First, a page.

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          For some reason I kinda missed the whole mobile phone revolution, as if I'm quite honest the ability to phone people from anywhere doesn't appeal to me a great deal. I do like to keep in touch, I don't know where I'd be without Instant Messaging, but phone calls? I always just thought that I could do without phoning people on the move. Believe it or not, not every teenager in the country has or indeed wants a mobile phone! At times you just sit back and realise that the world has gone mad. You can't go to a restaurant, walk down the street or ride on a bus without someone shouting down their mobile, infact if evolution is much cop people will soon be born with a mobile phone glued to their ear! But anyway, this is a review of a phone and I'm saying I didn't want to buy one? Something doesn't make sense! You see, I forgot to mention text messaging! It's just too popular not to have it, and I'm afraid I would be a social outcast without being able to send them. Help was at hand though, the internet allowed me to send txt messages, and I could borrow my parents phone to receive them. Later ICQ allowed two way (ie. send and receive) text messaging so that did me for a while, but as I started using txt messaging more and more I realised that sooner or later I'd need my own phone. Saying as I'm off to Uni soon I thought now would be a good time to get one, so I took the plunge and got this phone, the Motorola V2288e. Of course I probably would have been better off plumping for the Nokia 3310 or 3330 which everyone in the world seems to have, but I resent paying £100 for something which I'm only going to use to send messages. And of course mobile phone prices have rocketed since the whole 3G license fiasco, so I resent paying money for something I could've got cheaper last year. So anyway, this one only cost £50 (from Argos) so I figured I may as well get it. The only reason I chose this one over al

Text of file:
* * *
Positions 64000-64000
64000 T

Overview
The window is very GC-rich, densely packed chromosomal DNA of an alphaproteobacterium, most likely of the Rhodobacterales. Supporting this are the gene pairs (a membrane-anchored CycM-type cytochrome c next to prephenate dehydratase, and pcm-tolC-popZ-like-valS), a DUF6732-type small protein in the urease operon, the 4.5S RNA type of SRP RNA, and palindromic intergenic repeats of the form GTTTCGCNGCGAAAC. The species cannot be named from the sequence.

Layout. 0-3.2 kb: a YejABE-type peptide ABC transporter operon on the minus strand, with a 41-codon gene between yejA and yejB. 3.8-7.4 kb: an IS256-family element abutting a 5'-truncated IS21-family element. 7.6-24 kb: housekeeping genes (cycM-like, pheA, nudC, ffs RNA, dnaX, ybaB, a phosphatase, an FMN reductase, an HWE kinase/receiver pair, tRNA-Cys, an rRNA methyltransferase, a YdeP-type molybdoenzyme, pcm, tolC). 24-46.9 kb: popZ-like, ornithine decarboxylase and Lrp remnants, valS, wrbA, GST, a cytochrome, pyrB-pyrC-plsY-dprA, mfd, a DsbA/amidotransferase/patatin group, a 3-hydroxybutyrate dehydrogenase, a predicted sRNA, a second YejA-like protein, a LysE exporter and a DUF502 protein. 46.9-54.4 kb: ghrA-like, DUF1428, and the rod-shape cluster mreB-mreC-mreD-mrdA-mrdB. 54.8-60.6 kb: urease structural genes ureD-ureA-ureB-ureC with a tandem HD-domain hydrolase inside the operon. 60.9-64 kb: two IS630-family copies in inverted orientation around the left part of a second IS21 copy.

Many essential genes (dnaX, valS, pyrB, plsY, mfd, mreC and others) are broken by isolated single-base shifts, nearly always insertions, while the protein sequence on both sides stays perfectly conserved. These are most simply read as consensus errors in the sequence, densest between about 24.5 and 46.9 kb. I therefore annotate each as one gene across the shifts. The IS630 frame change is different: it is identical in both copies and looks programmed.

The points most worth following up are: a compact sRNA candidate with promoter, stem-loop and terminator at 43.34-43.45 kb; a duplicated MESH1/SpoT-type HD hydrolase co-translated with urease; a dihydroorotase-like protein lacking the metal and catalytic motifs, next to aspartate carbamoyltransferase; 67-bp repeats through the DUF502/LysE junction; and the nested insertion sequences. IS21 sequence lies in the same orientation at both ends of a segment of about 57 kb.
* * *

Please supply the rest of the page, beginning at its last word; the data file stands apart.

l the others was that it had a built in radio, and I'm partial to Chris Moyles so having a radio built in to the phone means that I never have to miss his show! I've had it for about a week now, and while I'm not disappointed with it, there are a few niggly points that annoy me about it, so let me finally commence the review proper...... First off, looks. Mines an off white colour with a silver back and silver buttons. It's of medium size, bigger than the Nokias but its curved stylings and light weight mean that it doesn't look like a brick. It fits in to your hand nicely, looks pretty decent, so on that front you can't really fault it. Cover wise you have a few options. I prefer it in it's natural white colour, but you can add either rubber wraps or clip on hard covers to it. Supplied with the phone are two rubber wraps in blue and pink, but a quick look at the Motorola website reveals a multitude of different coloured covers if you're willing to pay £6.99 for a bit of rubber. The thing is that the cover of the phone can't be removed, just covers fitted on front of it. This is OK with the rubber ones but the hard covers make the phone look a bit more clumsy. If anything the screen is a little small, considering the phone has WAP internet access you would've hoped for a bit more viewing space. It's taller than a normal phone display but rather narrow, still, it doesn't detract too much. It is backlit though, so you can use it in the dark should you so wish. Feature wise you have a bit of a mixed bag, and although it has some good things it shockingly lacks some of the basics. Firstly it doesn't even tell you the time, which is even more annoying because my watch just broke! Even more of a loss though is the alarm clock, which I found very useful on the odd occasions I borrowed my parents phone. Next up there's no games. Not a big deal as they are more of a novelty than a die